Market Report Tasmania - (January 2009)


17th April 2009

Prices have come down a bit, but demand for Tasmanian properties has returned to levels even above last year. 

While values have fallen slightly in Tasmania and its capital, the underlying current is that the sales volume is well up. And there's no doubt confidence is back, with the local media recently even declaring a "revival" has begun.

In the northwest coast of the island, sales volume increased 51.4% from December to January, and 1.9% on the year, according to the Real Estate Institute of Tasmania (REIT). On a statewide basis, volume was up 20.7% on the month, and 3% on an annual basis. And in Launceston, sales volume was up 30.5% on the month and 11% on the year earlier.

The buying effort, spearheaded by first home buyers, led Hobart-based The Mercury newspaper to declare a "Tasmania property revival" in late February.

REIT President Peter Bushby cautions against expecting too much out of the Tasmania market in terms of growth, however.

"It's certainly not a boom," says Bushby. "However, I would say that in Tasmania, the property market is holding quite firmly, which is comforting considering the economic news that's out there."

About 35.5% of sales were by first home buyers in Tasmania during January, whereas the figure is usually closer to 18%. That's not to say all buyers are back in force. Investor purchases have slipped for now, for example, says Bushby.

"I think we're going to see some growth (in investor purchases) as the year goes on," he says.

Counting on stability

One of the key factors to Tasmania's market is that while there haven't been huge gains to draw headlines as other states had in previous years, there haven't been the falls either.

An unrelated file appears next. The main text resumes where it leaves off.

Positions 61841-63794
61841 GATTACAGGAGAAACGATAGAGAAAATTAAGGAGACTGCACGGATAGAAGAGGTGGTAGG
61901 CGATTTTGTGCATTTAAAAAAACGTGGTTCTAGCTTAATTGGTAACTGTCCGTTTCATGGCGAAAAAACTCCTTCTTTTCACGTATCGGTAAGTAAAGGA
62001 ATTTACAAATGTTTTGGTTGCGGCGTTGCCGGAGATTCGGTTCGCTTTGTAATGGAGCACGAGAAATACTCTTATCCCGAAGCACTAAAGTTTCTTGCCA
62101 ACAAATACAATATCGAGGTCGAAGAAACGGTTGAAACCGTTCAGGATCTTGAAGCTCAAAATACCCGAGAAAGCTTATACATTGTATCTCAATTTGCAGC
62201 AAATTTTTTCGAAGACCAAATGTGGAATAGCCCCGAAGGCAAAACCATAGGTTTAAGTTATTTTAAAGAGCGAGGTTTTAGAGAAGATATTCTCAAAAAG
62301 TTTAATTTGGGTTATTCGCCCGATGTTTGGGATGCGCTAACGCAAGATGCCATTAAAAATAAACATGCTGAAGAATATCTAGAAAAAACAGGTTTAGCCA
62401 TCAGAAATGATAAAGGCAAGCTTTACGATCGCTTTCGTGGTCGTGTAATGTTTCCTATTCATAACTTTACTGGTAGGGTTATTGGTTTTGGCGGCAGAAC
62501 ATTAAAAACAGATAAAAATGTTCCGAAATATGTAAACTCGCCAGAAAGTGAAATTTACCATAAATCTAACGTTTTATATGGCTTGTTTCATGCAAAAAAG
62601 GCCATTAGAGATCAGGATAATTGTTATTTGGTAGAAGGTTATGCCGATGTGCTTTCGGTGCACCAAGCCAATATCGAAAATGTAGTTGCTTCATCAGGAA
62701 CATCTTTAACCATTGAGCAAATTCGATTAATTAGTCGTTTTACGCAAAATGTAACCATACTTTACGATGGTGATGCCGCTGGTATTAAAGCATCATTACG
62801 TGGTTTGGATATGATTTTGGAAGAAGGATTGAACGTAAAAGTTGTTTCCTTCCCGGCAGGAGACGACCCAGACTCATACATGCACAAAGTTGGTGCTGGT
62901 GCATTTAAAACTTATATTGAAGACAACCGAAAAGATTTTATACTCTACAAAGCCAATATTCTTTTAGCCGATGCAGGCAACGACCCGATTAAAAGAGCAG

"It's fair to say in the last five years, it's just been a stable, steady growth without any huge increase," says Rob Zubin, principal buyer's agent at My Property Hunter.

That growth should continue on in coming years as well, he says.

"The information that we've been provided by the state government and other economists is that we here in Tasmania are faring quite well compared to the rest of the country," Zubin says. "That's because there haven't been such large increases in property prices in the last five years, and it's unlikely it's going to experience any sharp declines."

Without heavily relying on mining or manufacturing as other parts of the country, Tasmania's economy is also better suited to continue on strongly during the global economic downturn, says Bushby.

"In Tasmania, we haven't got the major manufacturing companies, so we're not so reliant on that for our employment figures," he says.

There's also the price factor, as Hobart is the most affordable capital city in Australia, well under Adelaide. Finding a home for sale at $150,000 in Tasmania is a simple task, for example.

"We still have low vacancy rates, high demand for rental prices, the buying price is low, so all the parameters of why you might want o invest do exist in Tasmania," says Zubin.

While there are even greater bargains in remote areas, Zubin recommends sticking around the cities of Hobart and Launceston. The lesser known areas can carry more risk.

"Those areas 15 to 20 minutes from Hobart and Launceston are the strongest because they are in areas with highest demand, and that helps them maintain low vacancy rates," he says.

In Hobart itself, it is properties below $400,000 that are selling best right now, says LJ Hooker property and marketing consultant Stuart Fitze.

"Anything below that mark is moving fairly quickly in Hobart," he says.

Zubin says some property owners still have some unrealistic asking prices on their property and are hesitant to sell any lower, but that's starting to change.

"A lot of them are a have some unrealistic expectations, but they understand that they have to sell at the right price or it's just going to sit there," he says.

A word of caution for interstate buyers, says Zubin, is that in Tasmania there's no protection for buyers of a cooling off period.

"It's very important that buyers do their homework before finalizing a contract," he says. "Once it's done, there's no opportunity to change one's mind."

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